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enterprise distribution

Jerry Feldman wrote:
| We can look at the history of the PC.
| When the first desktop computers were introduced in the late '70s, few found
| their way to the corporate desktop. Some software, such as VisiCalc started |
| to get the feet in the door. However, in comes IBM with a piece of junk,
| and instantly, just about every corporate accountant had one on their desk.
| Was IBM's marketing that good? What they did was to legitimize the PC.
| Something, Apple et. al. could not do. I think the same is with enterprize

I've seen the theory that there are two ways  for  a  product  to  be
successful:  1)  high  quality,  2)  a  large  marketing budget.  The
important thing to realize is that there's no point to  having  both.
If you have either, the other won't increase your sales. It will only
increase your costs.

This has been presented as the explanation behind the low quality  of
market leaders in many fields, and computers are often the very first
example.  Bill Gates leverages his IBM connections to get a  huge  ad
budget  for  his  software.   Given that budget, quality software was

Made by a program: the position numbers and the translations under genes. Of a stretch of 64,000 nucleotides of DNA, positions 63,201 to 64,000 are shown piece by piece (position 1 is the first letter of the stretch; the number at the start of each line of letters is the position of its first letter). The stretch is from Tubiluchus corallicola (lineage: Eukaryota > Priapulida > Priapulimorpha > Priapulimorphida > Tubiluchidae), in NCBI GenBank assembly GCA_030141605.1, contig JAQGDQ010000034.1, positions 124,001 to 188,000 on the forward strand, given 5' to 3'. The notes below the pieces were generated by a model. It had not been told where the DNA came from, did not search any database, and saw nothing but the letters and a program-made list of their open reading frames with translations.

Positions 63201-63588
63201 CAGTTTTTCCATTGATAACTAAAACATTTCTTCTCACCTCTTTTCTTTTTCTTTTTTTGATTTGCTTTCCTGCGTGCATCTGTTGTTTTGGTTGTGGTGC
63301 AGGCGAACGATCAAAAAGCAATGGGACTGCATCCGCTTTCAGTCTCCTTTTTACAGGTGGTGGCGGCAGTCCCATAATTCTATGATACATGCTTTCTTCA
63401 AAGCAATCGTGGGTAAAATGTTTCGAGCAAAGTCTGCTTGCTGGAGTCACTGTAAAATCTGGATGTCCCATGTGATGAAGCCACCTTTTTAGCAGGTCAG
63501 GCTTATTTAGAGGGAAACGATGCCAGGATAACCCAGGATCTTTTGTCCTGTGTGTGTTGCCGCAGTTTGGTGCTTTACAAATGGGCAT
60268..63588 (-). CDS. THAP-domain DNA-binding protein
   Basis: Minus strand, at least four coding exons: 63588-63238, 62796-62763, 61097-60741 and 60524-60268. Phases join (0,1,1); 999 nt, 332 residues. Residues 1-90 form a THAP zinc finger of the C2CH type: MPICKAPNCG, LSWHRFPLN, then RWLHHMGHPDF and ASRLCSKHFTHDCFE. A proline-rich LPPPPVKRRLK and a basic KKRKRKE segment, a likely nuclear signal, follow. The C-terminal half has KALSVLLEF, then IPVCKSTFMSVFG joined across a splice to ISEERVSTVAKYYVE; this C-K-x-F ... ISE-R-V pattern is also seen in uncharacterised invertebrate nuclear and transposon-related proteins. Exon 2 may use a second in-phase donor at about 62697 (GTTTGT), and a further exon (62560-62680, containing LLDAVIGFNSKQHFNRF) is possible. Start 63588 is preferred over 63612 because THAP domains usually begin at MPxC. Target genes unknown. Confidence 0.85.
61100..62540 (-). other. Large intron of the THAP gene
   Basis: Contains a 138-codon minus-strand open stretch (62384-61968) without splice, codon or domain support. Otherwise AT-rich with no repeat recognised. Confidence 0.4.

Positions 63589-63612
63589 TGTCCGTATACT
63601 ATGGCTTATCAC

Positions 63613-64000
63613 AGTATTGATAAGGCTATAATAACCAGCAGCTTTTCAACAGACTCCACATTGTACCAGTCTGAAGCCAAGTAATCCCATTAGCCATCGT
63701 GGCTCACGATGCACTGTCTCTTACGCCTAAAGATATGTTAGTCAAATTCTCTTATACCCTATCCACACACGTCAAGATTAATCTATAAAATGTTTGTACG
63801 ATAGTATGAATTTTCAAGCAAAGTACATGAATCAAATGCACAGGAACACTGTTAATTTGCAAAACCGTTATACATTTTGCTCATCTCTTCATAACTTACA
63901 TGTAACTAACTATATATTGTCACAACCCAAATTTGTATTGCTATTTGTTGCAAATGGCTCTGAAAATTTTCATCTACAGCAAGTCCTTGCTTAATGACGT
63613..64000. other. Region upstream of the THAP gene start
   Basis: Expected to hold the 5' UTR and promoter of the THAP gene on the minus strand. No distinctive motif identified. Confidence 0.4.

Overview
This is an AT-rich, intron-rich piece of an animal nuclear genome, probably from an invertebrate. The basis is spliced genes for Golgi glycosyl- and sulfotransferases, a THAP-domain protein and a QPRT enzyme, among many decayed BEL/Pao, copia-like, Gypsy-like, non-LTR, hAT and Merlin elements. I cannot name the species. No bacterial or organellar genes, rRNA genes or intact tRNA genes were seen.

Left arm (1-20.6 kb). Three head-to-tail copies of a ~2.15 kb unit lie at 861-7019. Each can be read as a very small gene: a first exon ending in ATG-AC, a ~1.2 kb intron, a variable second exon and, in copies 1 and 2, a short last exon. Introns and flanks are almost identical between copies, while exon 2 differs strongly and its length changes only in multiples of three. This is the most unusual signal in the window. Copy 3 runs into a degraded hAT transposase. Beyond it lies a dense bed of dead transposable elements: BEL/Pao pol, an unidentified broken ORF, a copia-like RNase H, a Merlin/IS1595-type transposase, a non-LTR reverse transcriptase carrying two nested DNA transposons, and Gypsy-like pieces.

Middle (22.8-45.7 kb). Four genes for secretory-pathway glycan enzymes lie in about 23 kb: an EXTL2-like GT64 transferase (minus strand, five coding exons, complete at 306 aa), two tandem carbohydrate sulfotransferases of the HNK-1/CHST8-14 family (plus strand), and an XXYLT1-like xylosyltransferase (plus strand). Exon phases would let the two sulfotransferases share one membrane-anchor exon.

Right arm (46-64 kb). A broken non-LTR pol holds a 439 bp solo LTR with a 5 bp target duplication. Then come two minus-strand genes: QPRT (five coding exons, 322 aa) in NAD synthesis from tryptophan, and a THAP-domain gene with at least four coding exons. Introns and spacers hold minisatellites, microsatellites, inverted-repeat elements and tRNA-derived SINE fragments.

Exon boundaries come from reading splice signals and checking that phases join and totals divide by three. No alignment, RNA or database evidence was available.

| Your statements brings up some interesting questions.
| The enterprise vendors, such as Red Hat and SuSE are not selling the bits,
| they are selling the support and services. The corporate mentality is
| always going to question the freebie, whether good or bad.

Very true.  The mantra is "You get what you pay for." This  has  long
since been proven untrue in the computer biz, of course. In fact, you
could make a fun argument that there's an inverse relationship.   But
business people do tend to fall for this. So they're suckers for junk
that has a large price tag, such as IBM or MS products.

They're not the only ones.  A few years ago, I read an anecdote about
a  doctor  who wanted to lessen his work load.  He raised his prices,
thinking that would scare away patients.  He  was  flooded  with  new
patients.   He  had  to  resort to turning away sick people, which is
kinda hard for a doctor to do. But he pretty much had to, because the
logical alternative wasn't economically viable.

For that matter, look into the pricing of diamonds.  They  should  be
rather  cheap, considering that there's a good supply of them and not
all that many real uses. But the supply is also concentrated in a few
physical  locations.   So  it's  possible  to implement a cartel that
controls the sources and sets a high price.  This in turn produces an
artificial demand for a status good.

Some economists like to use the word "perverse" ...

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